Perseverance: Never Give Up on a Painting

By Thomas Matthew Pierson    

                Artwork can be a struggle; paintings can often take longer than you expect, and things can go not as planned.  My painting “POW!!! Right in the Kisser! -Peter Griffin- “(working title) is a testament to pushing through all the pain and frustration that can come from pursuing your passion.  There is a common misconception that art is fun and enjoyable that is partially true.  The reality is there are times when working on a piece of art is a massive pain in the ass. 

                “POW!!!” was one of those pieces.  I did not want to work on this piece, half way through I wanted to just give up.  Every morning I woke up to work on it and everyone morning I dreaded it.  The progress was so small from the day to day that it felt like nothing had changed in a week.  I was stressed out because I was working on this piece and I could not see the ending in sight. I knew what needed to be done, but the ways to do it were taking massively longer than I had anticipated.  I would cry in the studio, frustrated beyond comprehension, wondering when this piece will be over with. 

                It became a metaphor for everything I had ever given up on; I had to finish this piece.  Not finishing it would mean I would have squandered hundreds of hours and have nothing to show for it.  Finishing it would also mean that I can close a chapter in my life and have a sense of accomplishment for achieving something I would have never thought possible.  That is working on a painting for more than 6 months.  That is only how long back I can remember painting on this piece.  I know it has been years, Facebook memory photos keeps reminding me of the fact.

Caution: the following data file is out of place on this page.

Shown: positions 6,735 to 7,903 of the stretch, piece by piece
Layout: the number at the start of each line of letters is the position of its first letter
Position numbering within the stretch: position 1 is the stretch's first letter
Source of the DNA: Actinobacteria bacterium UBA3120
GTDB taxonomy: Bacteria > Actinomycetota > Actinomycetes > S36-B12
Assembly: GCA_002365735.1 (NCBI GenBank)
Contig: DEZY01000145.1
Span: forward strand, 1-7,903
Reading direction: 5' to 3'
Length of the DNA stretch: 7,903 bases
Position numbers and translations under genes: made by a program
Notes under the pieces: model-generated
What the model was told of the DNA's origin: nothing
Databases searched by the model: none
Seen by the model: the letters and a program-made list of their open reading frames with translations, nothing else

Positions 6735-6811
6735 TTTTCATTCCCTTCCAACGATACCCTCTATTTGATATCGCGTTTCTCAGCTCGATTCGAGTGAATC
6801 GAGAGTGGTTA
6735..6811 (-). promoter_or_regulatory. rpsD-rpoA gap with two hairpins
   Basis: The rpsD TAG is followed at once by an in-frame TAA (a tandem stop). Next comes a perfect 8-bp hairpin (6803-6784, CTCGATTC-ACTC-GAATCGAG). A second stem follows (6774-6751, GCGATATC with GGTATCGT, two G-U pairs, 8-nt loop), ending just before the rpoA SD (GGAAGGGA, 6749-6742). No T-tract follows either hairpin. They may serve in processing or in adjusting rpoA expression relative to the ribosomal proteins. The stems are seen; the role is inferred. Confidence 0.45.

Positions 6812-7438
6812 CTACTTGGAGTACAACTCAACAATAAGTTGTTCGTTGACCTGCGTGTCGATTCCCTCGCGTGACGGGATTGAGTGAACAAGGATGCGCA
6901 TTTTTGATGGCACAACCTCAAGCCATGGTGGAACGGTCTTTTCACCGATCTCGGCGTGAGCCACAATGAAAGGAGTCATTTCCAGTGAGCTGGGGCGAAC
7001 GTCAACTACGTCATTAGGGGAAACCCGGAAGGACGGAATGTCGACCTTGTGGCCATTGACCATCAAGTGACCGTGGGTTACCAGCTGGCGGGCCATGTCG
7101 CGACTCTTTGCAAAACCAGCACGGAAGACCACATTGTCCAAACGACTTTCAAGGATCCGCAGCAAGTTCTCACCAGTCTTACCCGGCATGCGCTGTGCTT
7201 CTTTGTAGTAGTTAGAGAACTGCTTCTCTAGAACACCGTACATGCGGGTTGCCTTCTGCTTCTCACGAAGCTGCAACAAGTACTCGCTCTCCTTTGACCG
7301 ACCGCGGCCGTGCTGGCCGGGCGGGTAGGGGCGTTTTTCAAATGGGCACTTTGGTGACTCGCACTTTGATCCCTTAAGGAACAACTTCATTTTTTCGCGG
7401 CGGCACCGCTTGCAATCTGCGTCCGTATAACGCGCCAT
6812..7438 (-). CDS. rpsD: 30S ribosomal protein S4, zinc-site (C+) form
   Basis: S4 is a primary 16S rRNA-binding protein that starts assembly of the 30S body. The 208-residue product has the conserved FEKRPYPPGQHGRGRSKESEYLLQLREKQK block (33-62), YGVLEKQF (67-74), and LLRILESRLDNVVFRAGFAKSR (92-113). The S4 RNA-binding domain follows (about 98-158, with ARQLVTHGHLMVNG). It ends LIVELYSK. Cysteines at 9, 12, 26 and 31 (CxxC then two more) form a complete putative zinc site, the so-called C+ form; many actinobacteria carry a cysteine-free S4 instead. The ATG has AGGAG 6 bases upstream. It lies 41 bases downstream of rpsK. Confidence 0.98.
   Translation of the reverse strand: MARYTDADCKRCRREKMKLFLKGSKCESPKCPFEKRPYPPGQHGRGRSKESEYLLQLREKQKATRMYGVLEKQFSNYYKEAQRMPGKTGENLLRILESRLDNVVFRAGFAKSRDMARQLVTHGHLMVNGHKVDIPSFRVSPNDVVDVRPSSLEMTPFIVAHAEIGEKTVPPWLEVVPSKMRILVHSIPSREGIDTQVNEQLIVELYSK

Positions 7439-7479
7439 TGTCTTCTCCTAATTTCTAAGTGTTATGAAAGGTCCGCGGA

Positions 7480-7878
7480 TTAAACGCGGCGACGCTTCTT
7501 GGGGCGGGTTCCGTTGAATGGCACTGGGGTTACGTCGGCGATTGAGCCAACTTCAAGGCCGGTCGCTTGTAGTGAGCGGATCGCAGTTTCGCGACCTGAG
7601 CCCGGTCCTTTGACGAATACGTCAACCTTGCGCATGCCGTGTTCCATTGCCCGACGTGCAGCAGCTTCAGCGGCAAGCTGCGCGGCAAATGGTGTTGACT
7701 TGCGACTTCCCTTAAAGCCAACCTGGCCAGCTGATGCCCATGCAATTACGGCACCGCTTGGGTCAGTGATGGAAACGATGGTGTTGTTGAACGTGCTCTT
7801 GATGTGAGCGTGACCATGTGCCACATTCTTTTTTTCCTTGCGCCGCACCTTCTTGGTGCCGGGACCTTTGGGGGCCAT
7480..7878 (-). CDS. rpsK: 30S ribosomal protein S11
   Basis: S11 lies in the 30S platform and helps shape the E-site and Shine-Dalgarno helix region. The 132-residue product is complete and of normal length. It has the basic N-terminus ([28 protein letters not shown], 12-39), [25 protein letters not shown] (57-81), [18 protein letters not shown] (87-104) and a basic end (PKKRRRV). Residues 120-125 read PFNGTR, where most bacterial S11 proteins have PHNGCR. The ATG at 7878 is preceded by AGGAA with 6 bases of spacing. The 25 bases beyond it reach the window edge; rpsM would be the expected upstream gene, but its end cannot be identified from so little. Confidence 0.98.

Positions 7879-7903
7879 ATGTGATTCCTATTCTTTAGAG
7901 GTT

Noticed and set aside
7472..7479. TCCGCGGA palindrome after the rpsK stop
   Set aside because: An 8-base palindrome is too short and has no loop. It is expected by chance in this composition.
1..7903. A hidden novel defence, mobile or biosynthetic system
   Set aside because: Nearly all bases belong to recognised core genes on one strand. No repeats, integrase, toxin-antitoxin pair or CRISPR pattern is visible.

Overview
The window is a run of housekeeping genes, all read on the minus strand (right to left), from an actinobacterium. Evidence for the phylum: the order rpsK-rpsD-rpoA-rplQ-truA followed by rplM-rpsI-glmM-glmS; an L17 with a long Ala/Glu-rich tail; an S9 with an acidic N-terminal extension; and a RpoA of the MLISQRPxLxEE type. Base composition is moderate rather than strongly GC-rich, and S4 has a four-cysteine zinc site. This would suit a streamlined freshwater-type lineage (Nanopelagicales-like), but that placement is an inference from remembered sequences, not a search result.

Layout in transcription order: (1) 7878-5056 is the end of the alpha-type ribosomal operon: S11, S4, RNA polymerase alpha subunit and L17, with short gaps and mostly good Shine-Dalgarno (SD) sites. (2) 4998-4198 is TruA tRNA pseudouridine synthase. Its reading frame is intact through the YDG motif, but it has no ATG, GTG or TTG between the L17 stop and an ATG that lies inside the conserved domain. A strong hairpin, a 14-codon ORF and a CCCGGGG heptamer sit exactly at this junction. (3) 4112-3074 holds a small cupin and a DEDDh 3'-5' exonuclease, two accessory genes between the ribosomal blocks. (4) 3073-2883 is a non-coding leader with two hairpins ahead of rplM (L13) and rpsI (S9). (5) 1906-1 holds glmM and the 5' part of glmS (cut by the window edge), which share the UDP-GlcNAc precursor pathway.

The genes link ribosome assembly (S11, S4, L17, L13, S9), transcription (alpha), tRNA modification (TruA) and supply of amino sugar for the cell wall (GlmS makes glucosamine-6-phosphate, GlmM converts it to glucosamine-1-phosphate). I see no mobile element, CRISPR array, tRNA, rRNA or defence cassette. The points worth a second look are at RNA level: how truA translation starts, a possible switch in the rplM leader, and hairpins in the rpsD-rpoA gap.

I learned so much through this painting, what to do, and what not to do.  I feel that this piece was a stepping stone to greater things in my work.  I know that the next few pieces are going to be groundbreaking visually because of this painting.  Even though I may have lost so many hours on this work, I believe I have gained a bit a wisdom out of it.